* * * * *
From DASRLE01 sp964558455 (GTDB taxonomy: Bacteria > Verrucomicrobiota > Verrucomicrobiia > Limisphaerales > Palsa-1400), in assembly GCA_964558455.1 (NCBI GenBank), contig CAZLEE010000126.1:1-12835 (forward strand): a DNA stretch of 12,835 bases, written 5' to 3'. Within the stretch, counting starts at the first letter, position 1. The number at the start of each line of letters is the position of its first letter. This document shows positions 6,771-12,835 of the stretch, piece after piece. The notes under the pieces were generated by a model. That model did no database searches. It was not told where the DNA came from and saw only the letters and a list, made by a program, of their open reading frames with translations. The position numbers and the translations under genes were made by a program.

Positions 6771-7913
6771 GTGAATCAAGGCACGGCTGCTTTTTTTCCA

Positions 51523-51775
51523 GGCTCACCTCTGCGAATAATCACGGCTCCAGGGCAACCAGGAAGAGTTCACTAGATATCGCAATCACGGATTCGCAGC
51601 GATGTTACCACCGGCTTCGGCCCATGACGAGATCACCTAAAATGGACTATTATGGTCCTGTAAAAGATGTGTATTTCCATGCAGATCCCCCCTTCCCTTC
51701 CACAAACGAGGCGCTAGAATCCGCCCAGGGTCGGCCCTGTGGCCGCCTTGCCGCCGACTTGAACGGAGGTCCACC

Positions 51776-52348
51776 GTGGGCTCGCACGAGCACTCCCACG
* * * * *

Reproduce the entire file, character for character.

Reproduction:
From DASRLE01 sp964558455 (GTDB taxonomy: Bacteria > Verrucomicrobiota > Verrucomicrobiia > Limisphaerales > Palsa-1400), in assembly GCA_964558455.1 (NCBI GenBank), contig CAZLEE010000126.1:1-12835 (forward strand): a DNA stretch of 12,835 bases, written 5' to 3'. Within the stretch, counting starts at the first letter, position 1. The number at the start of each line of letters is the position of its first letter. This document shows positions 6,771-12,835 of the stretch, piece after piece. The notes under the pieces were generated by a model. That model did no database searches. It was not told where the DNA came from and saw only the letters and a list, made by a program, of their open reading frames with translations. The position numbers and the translations under genes were made by a program.

Positions 6771-7913
6771 GTGAATCAAGGCACGGCTGCTTTTTTTCCA

Positions 51523-51775
51523 GGCTCACCTCTGCGAATAATCACGGCTCCAGGGCAACCAGGAAGAGTTCACTAGATATCGCAATCACGGATTCGCAGC
51601 GATGTTACCACCGGCTTCGGCCCATGACGAGATCACCTAAAATGGACTATTATGGTCCTGTAAAAGATGTGTATTTCCATGCAGATCCCCCCTTCCCTTC
51701 CACAAACGAGGCGCTAGAATCCGCCCAGGGTCGGCCCTGTGGCCGCCTTGCCGCCGACTTGAACGGAGGTCCACC

Positions 51776-52348
51776 GTGGGCTCGCACGAGCACTCCCACG